The OCC Overreach
By Charles G. Cooper
Commissioner, Texas Department of Banking
Chairman, Conference of State Bank Supervisors
Throughout my career regulating the financial services industry, I have learned the benefit of taking measured regulatory action, including fully understanding the risks and implications of developments in financial services before putting into place a new rule or regulatory approach.
This principle of informed regulation is being ignored by the Office of the Comptroller of the Currency (OCC). The agency is getting ready to act outside its mandate by seeking to create a new national bank charter for non-banks. Think about it – a bank charter for nonbank companies.
This unauthorized expansion of federal authority likely will have unintended consequences of determining winners and losers within the financial technology marketplace and introducing new forms of risk into the financial system. All while conducting an end run around Congress.
The OCC is heading down a dangerous path and taking the financial system with it. By inventing its own rules rather than implementing the law, the OCC is pushing a highly disruptive agenda:
Awarding federal charters with little transparency on the decision-making process and without acknowledging the impact on competitive marketplace;
Tossing aside the traditional means to ensure the safety and soundness of the financial system; and
Regulating industries it has never regulated before.
Let’s start with the basics. The OCC, which regulates national banks, says it has statutory authority to regulate a broad range of non-banks. It does not. Only Congress can grant that authority, and it has not.
Then there is the matter of Washington inserting itself into a marketplace. Through the OCC’s new charter, it seems that only the big and established would qualify. As a result, the OCC would, in effect, be using chartering powers for the chosen ones to create a barrier to entry for all others. Not exactly pro-competition.
What if these newly-chartered entities run into problems? If they violate consumer rights, state protections and enforcement will not apply. If they start struggling, neither will traditional safeguards to protect safety and soundness.
And if they undermine the payments system, data breaches will be the least of our worries. Imagine a fintech company using the federal charter to enlarge its footprint in payments, losing its near-term funding from investors, and operating outside the norm of financial regulation. Suddenly, honoring payments will no longer be a sure thing. Who will be left holding the bag? It will be the consumers, small businesses and taxpayers.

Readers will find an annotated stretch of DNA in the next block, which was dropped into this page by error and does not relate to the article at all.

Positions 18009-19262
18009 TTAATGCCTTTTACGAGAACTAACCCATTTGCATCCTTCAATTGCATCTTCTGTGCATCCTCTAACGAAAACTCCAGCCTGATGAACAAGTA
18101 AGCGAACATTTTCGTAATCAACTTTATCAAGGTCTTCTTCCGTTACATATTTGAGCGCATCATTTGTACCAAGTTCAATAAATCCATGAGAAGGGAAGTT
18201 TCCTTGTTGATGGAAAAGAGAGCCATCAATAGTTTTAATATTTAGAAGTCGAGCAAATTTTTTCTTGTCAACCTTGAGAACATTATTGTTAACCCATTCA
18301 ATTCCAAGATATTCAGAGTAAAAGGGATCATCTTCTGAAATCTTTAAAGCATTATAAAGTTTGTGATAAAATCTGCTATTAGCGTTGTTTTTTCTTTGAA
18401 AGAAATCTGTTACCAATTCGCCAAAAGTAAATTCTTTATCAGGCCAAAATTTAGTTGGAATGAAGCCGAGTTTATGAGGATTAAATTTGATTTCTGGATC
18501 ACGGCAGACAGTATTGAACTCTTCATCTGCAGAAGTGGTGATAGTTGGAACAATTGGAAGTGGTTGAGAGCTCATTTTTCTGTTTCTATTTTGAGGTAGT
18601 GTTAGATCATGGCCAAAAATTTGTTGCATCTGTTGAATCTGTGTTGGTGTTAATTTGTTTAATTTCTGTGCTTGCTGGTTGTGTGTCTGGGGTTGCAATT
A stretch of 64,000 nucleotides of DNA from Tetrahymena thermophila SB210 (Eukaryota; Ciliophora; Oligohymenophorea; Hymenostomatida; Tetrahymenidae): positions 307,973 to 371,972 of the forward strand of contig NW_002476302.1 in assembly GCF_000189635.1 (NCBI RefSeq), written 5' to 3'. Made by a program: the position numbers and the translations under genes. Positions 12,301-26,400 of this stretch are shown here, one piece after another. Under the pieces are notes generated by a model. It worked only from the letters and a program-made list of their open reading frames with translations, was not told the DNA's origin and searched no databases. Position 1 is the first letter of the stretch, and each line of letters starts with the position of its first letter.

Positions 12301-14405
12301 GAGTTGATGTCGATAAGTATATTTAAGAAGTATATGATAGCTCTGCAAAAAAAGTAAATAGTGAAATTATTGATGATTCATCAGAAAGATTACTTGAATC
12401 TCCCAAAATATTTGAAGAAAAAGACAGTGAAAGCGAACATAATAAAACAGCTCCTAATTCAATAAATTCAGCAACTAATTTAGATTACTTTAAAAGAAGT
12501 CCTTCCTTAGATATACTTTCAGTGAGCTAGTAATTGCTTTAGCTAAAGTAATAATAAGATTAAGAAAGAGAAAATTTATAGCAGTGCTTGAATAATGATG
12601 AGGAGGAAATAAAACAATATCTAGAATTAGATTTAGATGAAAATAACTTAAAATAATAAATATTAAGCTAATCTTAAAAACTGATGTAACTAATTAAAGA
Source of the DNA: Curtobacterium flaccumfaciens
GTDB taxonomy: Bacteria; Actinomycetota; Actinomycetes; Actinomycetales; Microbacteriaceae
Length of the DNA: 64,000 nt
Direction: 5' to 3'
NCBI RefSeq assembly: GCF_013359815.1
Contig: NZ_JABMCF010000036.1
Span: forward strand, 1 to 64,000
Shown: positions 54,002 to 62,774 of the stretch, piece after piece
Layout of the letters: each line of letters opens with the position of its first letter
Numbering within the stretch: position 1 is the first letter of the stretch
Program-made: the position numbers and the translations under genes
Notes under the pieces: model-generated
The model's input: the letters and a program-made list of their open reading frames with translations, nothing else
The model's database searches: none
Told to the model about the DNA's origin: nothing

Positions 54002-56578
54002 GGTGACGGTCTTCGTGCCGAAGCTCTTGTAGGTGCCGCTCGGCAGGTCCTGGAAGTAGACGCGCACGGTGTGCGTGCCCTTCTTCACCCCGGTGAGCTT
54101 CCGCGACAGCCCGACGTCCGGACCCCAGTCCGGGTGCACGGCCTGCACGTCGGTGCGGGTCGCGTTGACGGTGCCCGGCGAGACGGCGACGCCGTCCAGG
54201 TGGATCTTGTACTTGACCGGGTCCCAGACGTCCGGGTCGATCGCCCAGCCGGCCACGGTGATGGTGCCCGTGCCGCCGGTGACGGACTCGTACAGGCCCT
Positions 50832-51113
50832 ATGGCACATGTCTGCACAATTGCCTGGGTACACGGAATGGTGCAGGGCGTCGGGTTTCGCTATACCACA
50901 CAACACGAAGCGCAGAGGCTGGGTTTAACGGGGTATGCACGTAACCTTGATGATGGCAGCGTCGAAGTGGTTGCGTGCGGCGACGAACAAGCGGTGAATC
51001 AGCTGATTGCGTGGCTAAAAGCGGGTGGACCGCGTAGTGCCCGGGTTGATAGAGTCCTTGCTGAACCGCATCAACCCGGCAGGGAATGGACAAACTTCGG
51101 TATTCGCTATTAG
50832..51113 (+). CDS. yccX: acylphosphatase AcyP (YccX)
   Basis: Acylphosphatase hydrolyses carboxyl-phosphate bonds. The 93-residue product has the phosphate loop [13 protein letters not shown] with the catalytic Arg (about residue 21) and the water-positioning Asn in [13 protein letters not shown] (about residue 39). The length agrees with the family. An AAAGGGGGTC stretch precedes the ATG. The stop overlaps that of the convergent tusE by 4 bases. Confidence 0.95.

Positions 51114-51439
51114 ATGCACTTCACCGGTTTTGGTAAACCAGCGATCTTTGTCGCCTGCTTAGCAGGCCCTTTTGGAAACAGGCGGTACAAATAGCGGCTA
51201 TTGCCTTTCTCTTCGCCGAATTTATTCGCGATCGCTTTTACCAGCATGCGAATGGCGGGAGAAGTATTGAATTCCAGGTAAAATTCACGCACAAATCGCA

It is these very risks – a level playing field for competition, and safety and soundness – that concern state financial regulators. States are like the OCC in that we charter banks, regulating three-fourths of banks nationwide. We are unlike the OCC in that our mandate has long included banks and non-banks alike. Non-depository entities in mortgages, consumer finance and money services are not foreign to us; we have been regulating them for years.
Indeed, in the wake of the U.S. financial crisis, Congress embraced the Nationwide Multistate Licensing System (NMLS), which state regulators use to license a wide range of non-depositories, help align laws across state lines, and provide consumers with direct access to the information of licensed entities.
State regulators ensure a level playing field by coordinating licensing criteria; we don’t have a favored-few approach. Thus, in the NMLS more than 20,000 non-depository companies are licensed to operate at a state level, reflecting a robust, competitive marketplace. The OCC’s chartering move needlessly threatens this marketplace competition.
In sum, there are important public policy issues that deserve a full debate in Congress, such as the future of a competitive industry, the integrity of our nation’s payment system, and the ability of consumers to be protected against bad actors and taxpayers from new risk. None of these issues should be determined through unilateral action by any one regulator.
This column was published in The Hill, January 25, 2017